Monday, December 27, 2010

Camels, and an Ancient Wonder

I never could have been prepared for the immense culture shock upon our arrival to Cairo, with such numerous contrasts between its culture and my own. However, as we roamed the streets and alleys of this intimidating city, what was at first shock quickly transformed into an appreciation for Cairo's unique beauty

Can you do that?
After spending a day regaining our energy (much needed after two sleepless nights in transit), and soaking up the brand new culture, it was time to scratch a few things off the bucket list.

We found a man near the pyramids who rented out his camels to tourists, and spent some time drinking gritty Egyptian coffee in a back room behind arabian curtains, until we had finally haggled the price down to one we could both agree on.

I always imagined that Egypt would have pyramids popping up all over the place, but I soon found out that there are actually three main pyramids, with just a few smaller pyramids scattered throughout the rest of Egypt. The three main pyramids are located here in Giza, each one being built as a tomb for a Pharoah - the first was the largest, his son's was smaller, and his grandson's was smaller yet, as it was spiteful to surpass your father. Each pyramid contains the pharoah and his wife. There are three smaller pyramids beside the tallest pyramid, and they are the tombs for that Pharoah's three extra wives. The grandson pharoah's tomb also has three smaller pyramids beside it - same story.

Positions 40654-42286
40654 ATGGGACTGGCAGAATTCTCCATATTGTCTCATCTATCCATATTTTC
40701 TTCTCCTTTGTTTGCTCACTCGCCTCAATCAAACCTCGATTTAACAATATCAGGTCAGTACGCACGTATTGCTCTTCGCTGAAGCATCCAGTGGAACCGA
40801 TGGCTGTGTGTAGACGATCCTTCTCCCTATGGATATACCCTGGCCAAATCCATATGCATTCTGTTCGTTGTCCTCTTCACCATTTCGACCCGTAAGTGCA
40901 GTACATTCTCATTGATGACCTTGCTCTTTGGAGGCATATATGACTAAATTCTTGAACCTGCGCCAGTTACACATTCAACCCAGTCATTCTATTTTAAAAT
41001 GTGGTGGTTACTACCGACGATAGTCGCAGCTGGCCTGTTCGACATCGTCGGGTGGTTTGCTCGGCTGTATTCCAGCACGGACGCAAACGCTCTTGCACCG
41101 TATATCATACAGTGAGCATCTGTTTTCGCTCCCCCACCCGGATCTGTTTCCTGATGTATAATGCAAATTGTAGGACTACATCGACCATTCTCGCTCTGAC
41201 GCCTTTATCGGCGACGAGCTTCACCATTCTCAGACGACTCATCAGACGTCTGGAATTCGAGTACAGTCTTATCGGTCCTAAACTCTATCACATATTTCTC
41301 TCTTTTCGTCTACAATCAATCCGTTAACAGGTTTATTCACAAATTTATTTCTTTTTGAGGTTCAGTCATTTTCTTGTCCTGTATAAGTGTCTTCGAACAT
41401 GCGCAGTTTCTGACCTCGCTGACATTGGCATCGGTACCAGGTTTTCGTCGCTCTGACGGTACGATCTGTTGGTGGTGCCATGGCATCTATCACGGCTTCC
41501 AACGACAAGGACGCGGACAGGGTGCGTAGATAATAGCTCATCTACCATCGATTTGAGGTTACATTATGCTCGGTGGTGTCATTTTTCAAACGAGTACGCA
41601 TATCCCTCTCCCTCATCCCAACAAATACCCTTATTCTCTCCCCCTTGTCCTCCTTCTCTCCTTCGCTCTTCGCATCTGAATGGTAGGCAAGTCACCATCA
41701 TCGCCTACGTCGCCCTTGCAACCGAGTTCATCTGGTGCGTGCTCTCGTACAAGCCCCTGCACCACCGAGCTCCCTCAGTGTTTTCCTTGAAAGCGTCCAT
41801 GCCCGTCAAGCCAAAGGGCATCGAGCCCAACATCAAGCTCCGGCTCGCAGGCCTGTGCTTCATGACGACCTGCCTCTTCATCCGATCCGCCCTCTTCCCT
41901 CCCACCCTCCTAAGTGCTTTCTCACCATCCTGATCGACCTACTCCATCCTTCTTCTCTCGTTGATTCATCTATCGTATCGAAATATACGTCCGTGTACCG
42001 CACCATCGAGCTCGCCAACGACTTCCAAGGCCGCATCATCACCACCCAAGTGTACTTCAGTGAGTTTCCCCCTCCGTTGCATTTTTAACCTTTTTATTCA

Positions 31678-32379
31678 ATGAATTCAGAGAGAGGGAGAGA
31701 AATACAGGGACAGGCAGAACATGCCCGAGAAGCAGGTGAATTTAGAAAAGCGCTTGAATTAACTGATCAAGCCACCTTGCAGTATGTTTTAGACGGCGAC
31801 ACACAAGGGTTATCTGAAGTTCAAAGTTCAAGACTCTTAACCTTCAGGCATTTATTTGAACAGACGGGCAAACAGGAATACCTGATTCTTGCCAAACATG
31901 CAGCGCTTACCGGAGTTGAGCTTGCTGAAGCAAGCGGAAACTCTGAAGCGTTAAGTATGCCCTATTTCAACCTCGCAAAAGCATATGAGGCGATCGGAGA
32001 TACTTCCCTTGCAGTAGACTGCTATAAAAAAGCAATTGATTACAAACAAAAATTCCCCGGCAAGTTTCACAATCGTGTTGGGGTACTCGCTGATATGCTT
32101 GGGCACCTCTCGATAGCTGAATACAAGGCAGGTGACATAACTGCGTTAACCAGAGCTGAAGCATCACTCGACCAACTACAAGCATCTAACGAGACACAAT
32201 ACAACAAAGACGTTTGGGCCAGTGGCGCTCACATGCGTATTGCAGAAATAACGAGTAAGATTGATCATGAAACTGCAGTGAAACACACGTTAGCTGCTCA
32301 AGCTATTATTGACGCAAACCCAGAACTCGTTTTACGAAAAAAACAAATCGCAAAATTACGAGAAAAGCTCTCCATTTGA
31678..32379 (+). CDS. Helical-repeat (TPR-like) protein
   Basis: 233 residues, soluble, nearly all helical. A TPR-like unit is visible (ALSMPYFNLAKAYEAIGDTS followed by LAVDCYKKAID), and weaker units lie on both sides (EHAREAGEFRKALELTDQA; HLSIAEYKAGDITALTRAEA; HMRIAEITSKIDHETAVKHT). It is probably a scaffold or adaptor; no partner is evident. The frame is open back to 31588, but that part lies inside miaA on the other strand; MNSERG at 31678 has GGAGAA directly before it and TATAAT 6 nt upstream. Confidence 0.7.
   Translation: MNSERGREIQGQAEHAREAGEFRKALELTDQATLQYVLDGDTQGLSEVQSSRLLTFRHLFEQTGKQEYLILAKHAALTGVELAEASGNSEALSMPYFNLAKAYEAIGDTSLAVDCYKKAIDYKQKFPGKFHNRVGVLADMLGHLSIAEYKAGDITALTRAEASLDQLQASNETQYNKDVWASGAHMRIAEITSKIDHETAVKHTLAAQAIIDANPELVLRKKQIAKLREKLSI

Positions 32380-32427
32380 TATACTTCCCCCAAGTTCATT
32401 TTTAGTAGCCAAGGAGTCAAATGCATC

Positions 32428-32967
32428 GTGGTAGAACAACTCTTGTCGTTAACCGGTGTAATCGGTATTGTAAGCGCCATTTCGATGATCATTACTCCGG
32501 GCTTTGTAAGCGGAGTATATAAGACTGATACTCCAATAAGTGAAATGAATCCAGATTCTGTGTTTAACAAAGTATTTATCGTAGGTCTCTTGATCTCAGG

Riding our camels through the desert for 3 hours in the mid-day sun naturally made us hot, weary, and yearning to relax around some shai (tea) and sheesha in a quite alley cafe. Unfortunately, we didn't get that far.

We never expected the major stress that was waiting for us instead.

Saturday, December 4, 2010

Insane Mediterrane

The last of the flight and accommodation bookings have officially been completed in regards to our upcoming backpacking adventure. Before you know it I will have the pleasure of embarking on an epic journey with some fellow students (Han Soo, Carla and Lala) for a period of 21 days, in which we will be hitting up the deserts, ruins, and much more in:




With just the bare minimum stuffed into our backpacks, we will soon be hopping from hostel to hostel across these very vast and distinct countries. Each country holds something special, a culture that has been formed and solidified throughout the ages.

Check back here shortly for stories and travel tips that you will not want to miss.